I recently saw a comment in one of the Facebook groups I’m a member of. A fiction author was asking about editing standards, in relation to her recently released first novel. She said her editor picked up 50 to 60 mistakes in her 55,000-word novel, but the author had since found at least twelve errors the editor didn’t pick up, including mistakes like missing words.
That concerns me.
I’m not concerned that the editor apparently missed twelve mistakes. Twelve mistakes in a 55,000-word novel means the novel is 99.98% error-free.
I’d be happy with that.
I’m concerned because I don’t think the author understood the editing process enough to know that an editor who picks up less than 60 errors in a 55,000-word novel might not be an editor—at least, not in the way this author was thinking of editing. I’d expect to pick up this number of mistakes in a manuscript assessment. It’s possible this editor thought she was the developmental editor, not the copyeditor. If so, grammatical errors and missing words weren’t her job.
It’s possible the editor was claiming to be a copyeditor. If so, the author should have known from the low number of mistakes that the editor hadn’t done a thorough job.
(Although she should have been able to tell this from the sample edit. Always get a sample edit, even if you have to pay for it. If you’d like to request a free sample edit from me, contact me via the contact form on my About page.)
For example, I’ve recently completed a copyedit of a 40,000-word manuscript where I had over 2,300 queries or suggested changes. Most were small changes—remove a space here, add a comma there. Sometimes it takes two changes to correct one mistake.
My later proofread of the same manuscript had 300 suggestions, many of which related to the changes I’d suggested in the copyedit, but some where things I’d missed the first time around (often because I was focussing on another problem in that sentence or paragraph).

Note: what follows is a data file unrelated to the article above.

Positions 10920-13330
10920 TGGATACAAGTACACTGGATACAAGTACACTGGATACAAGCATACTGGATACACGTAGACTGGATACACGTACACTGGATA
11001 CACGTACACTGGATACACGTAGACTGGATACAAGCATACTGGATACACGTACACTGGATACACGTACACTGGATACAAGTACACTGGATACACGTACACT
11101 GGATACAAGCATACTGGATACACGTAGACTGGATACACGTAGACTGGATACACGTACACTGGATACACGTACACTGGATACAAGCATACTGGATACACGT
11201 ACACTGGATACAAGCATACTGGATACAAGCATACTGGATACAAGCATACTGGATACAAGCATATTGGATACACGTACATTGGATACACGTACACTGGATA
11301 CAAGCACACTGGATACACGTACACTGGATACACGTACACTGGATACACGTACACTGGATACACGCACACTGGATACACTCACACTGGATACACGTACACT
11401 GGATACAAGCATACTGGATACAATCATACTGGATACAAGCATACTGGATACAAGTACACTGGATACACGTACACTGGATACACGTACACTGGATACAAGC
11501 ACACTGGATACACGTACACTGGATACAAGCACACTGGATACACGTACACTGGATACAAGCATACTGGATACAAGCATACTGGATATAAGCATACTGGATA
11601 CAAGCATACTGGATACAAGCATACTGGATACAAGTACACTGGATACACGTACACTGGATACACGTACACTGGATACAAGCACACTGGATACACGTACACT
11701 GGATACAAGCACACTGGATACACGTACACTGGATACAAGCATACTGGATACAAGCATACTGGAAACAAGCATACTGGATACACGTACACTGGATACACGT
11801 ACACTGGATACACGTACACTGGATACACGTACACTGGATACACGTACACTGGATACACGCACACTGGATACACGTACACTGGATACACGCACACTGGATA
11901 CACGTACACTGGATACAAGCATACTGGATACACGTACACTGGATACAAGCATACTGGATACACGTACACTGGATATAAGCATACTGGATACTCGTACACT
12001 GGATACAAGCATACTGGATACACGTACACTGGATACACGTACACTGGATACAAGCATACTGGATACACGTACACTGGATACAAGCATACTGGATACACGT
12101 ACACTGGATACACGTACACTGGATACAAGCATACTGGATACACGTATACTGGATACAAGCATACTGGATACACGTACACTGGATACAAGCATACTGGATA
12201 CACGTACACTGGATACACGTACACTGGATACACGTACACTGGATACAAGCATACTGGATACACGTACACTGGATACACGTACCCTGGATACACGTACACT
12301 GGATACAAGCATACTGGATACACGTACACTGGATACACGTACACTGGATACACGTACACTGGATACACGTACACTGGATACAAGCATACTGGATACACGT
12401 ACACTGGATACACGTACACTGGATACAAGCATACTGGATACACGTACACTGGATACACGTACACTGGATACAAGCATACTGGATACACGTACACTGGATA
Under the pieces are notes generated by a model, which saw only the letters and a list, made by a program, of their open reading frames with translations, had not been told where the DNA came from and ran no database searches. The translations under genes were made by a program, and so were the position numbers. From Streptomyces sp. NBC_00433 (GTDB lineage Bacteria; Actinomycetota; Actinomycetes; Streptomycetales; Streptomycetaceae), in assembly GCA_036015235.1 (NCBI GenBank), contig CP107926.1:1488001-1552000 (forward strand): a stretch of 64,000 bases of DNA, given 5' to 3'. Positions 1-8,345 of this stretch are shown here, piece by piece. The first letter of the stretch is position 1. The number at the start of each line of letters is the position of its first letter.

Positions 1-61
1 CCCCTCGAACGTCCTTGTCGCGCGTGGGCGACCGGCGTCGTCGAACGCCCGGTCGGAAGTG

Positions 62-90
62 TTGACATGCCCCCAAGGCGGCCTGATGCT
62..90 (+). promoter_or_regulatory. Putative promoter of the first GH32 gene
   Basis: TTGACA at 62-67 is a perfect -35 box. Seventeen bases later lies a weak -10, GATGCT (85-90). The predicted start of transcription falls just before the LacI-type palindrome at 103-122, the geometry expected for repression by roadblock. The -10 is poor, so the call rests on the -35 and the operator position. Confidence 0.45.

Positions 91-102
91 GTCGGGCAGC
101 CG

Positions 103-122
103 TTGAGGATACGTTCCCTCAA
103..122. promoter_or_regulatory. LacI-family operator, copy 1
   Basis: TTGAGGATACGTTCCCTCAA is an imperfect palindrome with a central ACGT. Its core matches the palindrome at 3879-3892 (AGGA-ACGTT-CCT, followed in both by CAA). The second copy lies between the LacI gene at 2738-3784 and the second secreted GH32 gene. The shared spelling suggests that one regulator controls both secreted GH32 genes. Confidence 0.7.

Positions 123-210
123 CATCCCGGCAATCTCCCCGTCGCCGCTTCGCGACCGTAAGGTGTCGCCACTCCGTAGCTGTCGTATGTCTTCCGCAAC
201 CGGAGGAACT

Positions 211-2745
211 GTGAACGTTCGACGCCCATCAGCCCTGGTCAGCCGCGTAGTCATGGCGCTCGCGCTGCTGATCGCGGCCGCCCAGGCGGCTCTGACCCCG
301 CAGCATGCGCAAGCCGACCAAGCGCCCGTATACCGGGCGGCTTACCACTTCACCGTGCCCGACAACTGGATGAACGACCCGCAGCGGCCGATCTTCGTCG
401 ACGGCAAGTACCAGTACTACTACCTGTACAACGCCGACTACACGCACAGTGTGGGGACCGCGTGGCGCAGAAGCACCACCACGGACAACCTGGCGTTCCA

And that was a light edit—this is the author’s tenth published book, and her first six were with a major traditional publisher. She knows how to write. She’s been edited before. She expects this level of editing.
Dear author, if you only hired one editor, and she found less than 60 mistakes, then she missed things. A lot of things.
Let’s Talk About Editing
There are several different types of editing. A book from a traditional publisher will go through at least three rounds of editing, and several rounds of proofreading. Different editors use different terms, but here are the basic levels of editing:
A high-level analysis of the plot, structure, characters, genre, and theme. The feedback is delivered in the form of an editorial letter, highlighting strengths and pinpointing areas the author needs to work on. Some authors use alpha readers or beta readers or critique partners for structural editing: you edit mine, and I’ll edit yours. The main point is that the editor (or critique partner) can go through the whole manuscript in one or two sittings, to get the big picture.
The editor works through the manuscript using Track Changes, commenting on big-picture issues like plot, characterisation, point of view, and showing vs. telling. This delivers similar feedback to the Structural Edit, except the author can see exactly where the problem is. The Structural Edit might say there is a problem with point of view. The Developmental Edit highlights each and every time there is a point of view violation. Some authors will use a critique group for this level of editing, swapping one or two chapters on a regular (e.g. weekly) basis.
Once the overall plot and characters work, the line editor gets to work. The Line Edit again uses Track Changes, and focuses on how the writing can be improved to deliver more emotion, more power. This includes things like cutting cliches, repetition, and telling, and reworking sentences and paragraphs to show the story the best way possible.
This is what most people think of as “editing”. It’s going through the manuscript (again using Track Changes) to focus on the spelling, grammar, and punctuation. It may also pick up or correct issues that either weren’t picked up during line editing, or have been introduced during revision. Some authors call this stage “proofreading” and work with a small group of nitpicky beta readers.
We finally get to proofreading. By this point, the novel should have been through several different paid and unpaid editors, beta readers, and/or critique partners. But there are always gremlins who sneak in, and that’s the proofreader’s job: to find and eliminate those last remaining gremlins. Ideally, the proofreader hasn’t read the book before, which means they have fresh eyes and will read the words on the page, not the words they remember being on the page last time.
A good editor won’t just edit. They’ll tell why they are suggesting each change, and cite rules where applicable (e.g. . A good editor is a teacher and a coach as well as an editor. This is especially true for structural, developmental, and line editors. If you’re not getting that feedback, maybe it’s time to consider a different approach.